Rachel, The One Where She Finally has a Child

Rachel is first in Jacob’s heart, and, first in every way. At first glance…

Ah, Leah and Rachel, what a story. Two sisters who are put in a situation where they both are married to the same man by a scheming father. The years following are marked with hints of rivalry and pain all the way through one of them dying and their son’s struggle to stay on the right path. But, their children’s misadventures is a story for a later time. Today I want to focus on the little hints that the Bible gives us about Leah and Rachel and the things that I hope we can learn from them. This is the second post in this series and will focus on Rachel.

Rachel

First in Jacob’s heart, and, at first glance, she is first in every way. Rachel was the daughter of Laban, an Aramean from Paddan Aram in Mesopotamia which was an area of modern Iraq and Syria. The Bible says that Rachel, the second born and a shepherdess, “had a lovely figure and was beautiful” (Genesis 29:17). Because of this, Jacob was in love with her and was willing to work for seven years to earn her in marriage.

18 Jacob was in love with Rachel and said, “I’ll work for you seven years in return for your younger daughter Rachel.” 19 Laban said, “It’s better that I give her to you than to some other man. Stay here with me.” 20 So Jacob served seven years to get Rachel, but they seemed like only a few days to him because of his love for her. 21 Then Jacob said to Laban, “Give me my wife. My time is completed, and I want to make love to her.”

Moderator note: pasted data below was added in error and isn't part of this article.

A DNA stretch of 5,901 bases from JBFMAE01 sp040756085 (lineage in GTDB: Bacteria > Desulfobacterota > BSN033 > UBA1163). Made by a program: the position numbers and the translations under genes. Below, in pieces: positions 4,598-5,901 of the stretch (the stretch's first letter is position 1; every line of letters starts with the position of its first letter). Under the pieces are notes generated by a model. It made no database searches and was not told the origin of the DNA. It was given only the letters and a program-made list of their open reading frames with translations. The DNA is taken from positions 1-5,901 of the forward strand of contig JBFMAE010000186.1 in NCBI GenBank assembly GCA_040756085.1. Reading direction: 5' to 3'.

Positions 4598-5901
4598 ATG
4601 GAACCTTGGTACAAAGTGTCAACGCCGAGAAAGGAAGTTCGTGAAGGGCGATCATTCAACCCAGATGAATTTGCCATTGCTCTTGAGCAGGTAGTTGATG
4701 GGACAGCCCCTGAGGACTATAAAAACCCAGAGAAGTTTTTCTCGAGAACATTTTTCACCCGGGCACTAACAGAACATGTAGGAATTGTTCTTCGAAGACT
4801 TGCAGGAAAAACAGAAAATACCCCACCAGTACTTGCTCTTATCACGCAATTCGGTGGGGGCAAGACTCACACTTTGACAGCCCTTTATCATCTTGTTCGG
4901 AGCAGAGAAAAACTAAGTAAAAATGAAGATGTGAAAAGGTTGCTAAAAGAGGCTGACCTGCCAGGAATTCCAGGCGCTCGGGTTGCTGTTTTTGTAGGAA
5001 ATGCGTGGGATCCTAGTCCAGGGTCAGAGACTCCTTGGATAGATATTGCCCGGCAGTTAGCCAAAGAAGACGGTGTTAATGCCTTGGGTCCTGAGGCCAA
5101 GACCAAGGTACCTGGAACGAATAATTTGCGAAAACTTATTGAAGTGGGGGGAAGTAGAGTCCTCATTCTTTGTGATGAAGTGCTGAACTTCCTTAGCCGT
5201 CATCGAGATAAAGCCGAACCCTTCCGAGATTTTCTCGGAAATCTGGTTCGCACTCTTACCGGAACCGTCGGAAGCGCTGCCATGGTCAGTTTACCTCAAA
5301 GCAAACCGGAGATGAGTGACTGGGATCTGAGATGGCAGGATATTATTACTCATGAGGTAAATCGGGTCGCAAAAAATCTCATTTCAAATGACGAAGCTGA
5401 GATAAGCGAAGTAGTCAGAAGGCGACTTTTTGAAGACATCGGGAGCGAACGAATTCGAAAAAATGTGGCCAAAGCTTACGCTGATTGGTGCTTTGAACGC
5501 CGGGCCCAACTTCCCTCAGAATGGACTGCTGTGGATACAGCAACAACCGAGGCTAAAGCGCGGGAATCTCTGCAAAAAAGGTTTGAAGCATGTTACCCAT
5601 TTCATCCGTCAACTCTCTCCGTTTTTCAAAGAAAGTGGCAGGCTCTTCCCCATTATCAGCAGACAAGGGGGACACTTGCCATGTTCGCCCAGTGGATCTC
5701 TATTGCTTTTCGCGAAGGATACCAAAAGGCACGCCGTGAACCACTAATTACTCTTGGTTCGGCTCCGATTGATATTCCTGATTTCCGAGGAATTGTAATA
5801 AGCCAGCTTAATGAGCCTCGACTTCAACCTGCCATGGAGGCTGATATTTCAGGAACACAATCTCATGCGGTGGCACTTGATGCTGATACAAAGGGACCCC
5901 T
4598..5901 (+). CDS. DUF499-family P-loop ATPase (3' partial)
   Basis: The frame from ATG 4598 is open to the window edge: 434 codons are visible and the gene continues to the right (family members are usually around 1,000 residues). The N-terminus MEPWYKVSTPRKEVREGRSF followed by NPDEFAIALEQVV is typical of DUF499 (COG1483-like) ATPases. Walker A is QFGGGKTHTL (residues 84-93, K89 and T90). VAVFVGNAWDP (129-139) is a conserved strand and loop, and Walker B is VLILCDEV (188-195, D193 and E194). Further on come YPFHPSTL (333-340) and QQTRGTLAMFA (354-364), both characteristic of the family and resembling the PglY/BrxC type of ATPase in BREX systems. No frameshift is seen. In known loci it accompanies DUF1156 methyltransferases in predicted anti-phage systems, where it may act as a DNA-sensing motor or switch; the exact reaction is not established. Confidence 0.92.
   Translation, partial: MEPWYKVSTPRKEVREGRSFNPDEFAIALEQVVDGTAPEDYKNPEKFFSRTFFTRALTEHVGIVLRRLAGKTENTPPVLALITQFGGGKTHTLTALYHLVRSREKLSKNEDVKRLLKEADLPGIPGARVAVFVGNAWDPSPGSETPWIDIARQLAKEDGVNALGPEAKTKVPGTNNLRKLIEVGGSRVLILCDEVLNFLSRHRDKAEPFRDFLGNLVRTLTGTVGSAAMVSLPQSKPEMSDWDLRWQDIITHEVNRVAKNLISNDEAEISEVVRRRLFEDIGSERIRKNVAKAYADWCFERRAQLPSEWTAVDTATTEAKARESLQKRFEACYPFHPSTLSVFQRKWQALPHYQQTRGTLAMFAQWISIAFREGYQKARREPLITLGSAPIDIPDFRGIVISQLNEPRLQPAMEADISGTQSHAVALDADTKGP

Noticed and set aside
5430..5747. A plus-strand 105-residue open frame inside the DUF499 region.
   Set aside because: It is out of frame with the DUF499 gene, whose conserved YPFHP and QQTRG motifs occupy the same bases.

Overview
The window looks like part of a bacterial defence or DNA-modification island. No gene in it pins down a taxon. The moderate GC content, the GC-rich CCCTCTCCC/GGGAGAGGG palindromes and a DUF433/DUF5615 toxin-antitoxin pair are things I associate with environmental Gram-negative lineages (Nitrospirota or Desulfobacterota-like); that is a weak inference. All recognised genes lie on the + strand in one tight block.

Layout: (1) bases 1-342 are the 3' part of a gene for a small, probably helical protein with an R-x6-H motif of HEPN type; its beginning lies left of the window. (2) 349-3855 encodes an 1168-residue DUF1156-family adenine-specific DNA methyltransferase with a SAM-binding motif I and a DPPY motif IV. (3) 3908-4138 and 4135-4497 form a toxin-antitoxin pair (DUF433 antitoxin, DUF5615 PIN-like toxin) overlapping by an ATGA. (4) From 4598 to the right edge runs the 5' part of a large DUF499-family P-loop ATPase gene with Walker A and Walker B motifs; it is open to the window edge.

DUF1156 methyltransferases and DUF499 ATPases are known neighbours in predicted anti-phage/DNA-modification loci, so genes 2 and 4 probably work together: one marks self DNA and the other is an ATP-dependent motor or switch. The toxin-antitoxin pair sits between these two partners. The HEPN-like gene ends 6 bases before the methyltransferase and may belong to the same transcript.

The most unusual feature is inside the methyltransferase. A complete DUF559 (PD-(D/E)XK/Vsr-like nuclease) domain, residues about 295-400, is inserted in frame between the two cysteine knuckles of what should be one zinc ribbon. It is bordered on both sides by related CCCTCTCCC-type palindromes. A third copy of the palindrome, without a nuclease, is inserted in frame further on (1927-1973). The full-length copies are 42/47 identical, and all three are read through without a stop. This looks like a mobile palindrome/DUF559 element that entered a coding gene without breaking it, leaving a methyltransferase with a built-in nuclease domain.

Genesis 29:18-21

Jacob willingly spent seven years as a shepherd for his Uncle in exchange for his daughter. Later it talks about how successful Jacob was for Laban, but even with all of this, Laban does something to Jacob that will change his life forever. Laban secretly marries Leah to Jacob in the place of her younger sister Rachel. Jacob was shocked by this betrayal of Laban’s, maybe more shocking was that Rachel and Leah might have know what was going on.

Regardless of the scheme or who did or didn’t know, Jacob demands that he be allowed to marry Rachel as well in exchange for another seven years of work – fourteen years total. Laban capitulates and soon Jacob, the Patriarch of Israel, makes love to her and proclaims that NOW his love for his second wife Rachel is EVEN GREATER than his love for his first wife Leah. Seriously, this may be one of the most monumentally stupid statements by anyone in the Bible – This guy now has two wives and a lifetime of “wedded bliss-ters” forming.